Advanced Micro Devices (NASDAQ:AMD) and NVIDIA (NASDAQ:NVDA) have witnessed wildly different fortunes on the stock market this year. There was a time when both stocks were flying high thanks to the cryptocurrency-driven boom. But after that bubble burst last year, AMD has emerged as the stronger performer while NVIDIA has failed to recover.
It won't be surprising to see AMD stock sustain its terrific momentum and outperform NVIDIA, as the former enjoys one big advantage over its archrival.
Graphics cards are proving to be NVIDIA's Achilles' heel
NVIDIA dominates the discrete graphics processing unit (GPU) market with a share of more than 81%, leaving the rest for AMD. In fact, NVIDIA increased its GPU market share by nearly 15 percentage points last year.
But shrinking graphics card sales meant that the higher market share didn't do much for NVIDIA's financial growth. The company's fiscal first-quarter 2020 revenue fell close to 31% year over year as sales in the gaming segment were down nearly 39%. Gaming is NVIDIA's bread and butter, accounting for 47% of total revenue.
Meanwhile, NVIDIA's revenue from the "OEM and other" segment, which includes sales of GPUs for cryptocurrency mining, plunged nearly 75% annually to $99 million in the first quarter. As graphics card demand fell off a cliff after the cryptocurrency mining wave died down, the likes of NVIDIA and AMD were left with excessive channel inventory that led to lower GPU pricing.
Given NVIDIA's reliance on GPUs for the majority of its revenue, it is still reeling under the impact of an oversupplied graphics card market. AMD, however, has been able to make up for the graphics card weakness thanks to its CPU (central processing unit) business.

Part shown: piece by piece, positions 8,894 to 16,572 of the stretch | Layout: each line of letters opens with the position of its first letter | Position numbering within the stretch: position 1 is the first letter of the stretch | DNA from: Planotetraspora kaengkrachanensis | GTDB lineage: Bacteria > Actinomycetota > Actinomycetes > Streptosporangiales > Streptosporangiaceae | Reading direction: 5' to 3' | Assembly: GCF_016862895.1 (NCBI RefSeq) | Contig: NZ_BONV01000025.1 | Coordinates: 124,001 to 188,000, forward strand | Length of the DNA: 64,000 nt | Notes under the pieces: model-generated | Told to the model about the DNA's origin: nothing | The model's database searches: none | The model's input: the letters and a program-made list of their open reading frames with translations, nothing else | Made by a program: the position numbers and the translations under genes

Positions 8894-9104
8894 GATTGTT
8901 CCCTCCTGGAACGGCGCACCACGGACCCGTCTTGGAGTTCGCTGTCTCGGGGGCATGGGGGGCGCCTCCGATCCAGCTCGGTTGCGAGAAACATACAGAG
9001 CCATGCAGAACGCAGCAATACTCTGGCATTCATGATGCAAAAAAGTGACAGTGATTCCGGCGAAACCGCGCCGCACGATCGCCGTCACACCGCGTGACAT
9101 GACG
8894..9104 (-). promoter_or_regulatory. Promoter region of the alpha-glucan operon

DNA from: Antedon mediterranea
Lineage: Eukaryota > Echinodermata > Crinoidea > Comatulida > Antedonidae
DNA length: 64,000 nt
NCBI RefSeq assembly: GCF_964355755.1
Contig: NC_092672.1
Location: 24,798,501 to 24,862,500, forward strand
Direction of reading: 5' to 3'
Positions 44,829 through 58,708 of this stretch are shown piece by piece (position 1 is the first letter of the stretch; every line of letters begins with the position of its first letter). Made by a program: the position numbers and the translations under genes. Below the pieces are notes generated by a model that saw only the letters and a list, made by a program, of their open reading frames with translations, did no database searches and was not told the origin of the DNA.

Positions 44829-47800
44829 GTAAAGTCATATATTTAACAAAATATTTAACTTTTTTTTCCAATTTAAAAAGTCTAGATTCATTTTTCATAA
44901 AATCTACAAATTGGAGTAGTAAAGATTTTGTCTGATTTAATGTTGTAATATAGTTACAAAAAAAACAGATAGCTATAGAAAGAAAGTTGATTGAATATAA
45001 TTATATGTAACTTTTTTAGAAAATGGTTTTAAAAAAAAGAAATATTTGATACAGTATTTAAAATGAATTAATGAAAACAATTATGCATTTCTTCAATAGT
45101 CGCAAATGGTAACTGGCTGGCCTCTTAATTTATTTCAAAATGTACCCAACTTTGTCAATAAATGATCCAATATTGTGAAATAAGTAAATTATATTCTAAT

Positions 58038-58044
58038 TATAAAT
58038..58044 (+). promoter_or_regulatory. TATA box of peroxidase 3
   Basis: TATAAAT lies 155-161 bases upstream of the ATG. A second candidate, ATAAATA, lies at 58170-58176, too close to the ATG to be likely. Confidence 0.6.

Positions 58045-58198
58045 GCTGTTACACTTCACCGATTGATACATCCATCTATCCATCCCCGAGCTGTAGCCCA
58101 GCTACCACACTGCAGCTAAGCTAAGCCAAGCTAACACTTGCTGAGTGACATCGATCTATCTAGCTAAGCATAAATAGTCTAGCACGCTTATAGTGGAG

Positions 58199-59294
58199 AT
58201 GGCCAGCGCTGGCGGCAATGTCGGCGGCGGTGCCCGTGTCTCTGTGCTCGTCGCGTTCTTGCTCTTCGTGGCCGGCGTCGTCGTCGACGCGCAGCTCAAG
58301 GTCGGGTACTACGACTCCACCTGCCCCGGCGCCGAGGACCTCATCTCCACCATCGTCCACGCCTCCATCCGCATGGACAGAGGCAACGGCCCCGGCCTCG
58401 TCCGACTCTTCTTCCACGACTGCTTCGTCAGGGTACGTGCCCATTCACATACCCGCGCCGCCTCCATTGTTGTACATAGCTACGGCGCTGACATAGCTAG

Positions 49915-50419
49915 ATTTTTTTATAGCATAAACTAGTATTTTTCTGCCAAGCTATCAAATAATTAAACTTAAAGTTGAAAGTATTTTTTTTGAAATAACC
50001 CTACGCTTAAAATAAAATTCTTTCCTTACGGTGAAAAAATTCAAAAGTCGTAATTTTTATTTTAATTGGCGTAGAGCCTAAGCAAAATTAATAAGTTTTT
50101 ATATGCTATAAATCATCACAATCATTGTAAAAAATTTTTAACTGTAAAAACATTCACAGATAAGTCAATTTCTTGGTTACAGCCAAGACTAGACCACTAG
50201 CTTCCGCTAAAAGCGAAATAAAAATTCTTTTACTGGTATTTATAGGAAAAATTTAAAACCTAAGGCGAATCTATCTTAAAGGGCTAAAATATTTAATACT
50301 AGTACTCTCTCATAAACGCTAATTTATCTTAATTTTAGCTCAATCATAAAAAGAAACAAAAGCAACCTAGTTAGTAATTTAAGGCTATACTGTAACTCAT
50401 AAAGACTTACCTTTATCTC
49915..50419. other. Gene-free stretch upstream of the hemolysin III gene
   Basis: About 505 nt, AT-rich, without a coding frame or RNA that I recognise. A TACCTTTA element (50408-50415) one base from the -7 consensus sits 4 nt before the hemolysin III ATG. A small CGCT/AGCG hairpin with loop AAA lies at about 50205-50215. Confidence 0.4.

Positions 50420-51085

AMD's CPU gains have been a tailwind
Slowly but surely, AMD has been eating into CPU behemoth Intel's market share. AMD reportedly held 17% of the PC CPU market at the end of the first quarter, according to Mercury Research, up from 12% in the prior-year period. Intel holds the remaining share.
AMD's market share jump isn't surprising, as its CPUs have been selling much faster than Intel's. Looking ahead, AMD can further dent Intel's position thanks to the refreshed lineup of Ryzen chips that will hit the market next month.
AMD claims that its new Ryzen chips will deliver substantially better performance than their Intel counterparts at a much lower price. That's because the new Ryzen chips are based on a 7-nanometer manufacturing process, while Intel has now pushed back the release of its competing 10 nm CPUs to 2021.
As a result, AMD has now taken a manufacturing lead over Intel in desktop CPUs for the first time in 50 years, setting the stage for more market share gains that should enable it to stage a quick turnaround.
How CPU growth is helping AMD trump NVIDIA
AMD's revenue fell 23% year over year in the first quarter as weak demand for graphics cards knocked the wind out of its sales. This was a steep drop, but it was lower than the pace at which NVIDIA's revenue dropped last quarter.
What's more, AMD's outlook for the current quarter is for revenue to decline 13% year over year at the midpoint of its guidance range. On the other hand, NVIDIA expects its revenue to decline 19% yin the current quarter, clearly indicating that AMD is recovering faster.
Moreover, AMD reaffirmed its full-year guidance on the latest earnings conference call. The company is still expecting "high single-digit percentage revenue growth," while NVIDIA didn't reaffirm its guidance when it released its latest results.
More importantly, AMD is still a small player in CPUs and this means that AMD has a lot of room to grow its revenue on the back of more market share gains.
NVIDIA, on the other hand, is lacking on this front. It primarily deals in GPUs, and that market hasn't been in great shape. In the end, betting on AMD instead of NVIDIA makes more sense, as AMD can fall back on a secondary stream of revenue if the GPU market doesn't recover.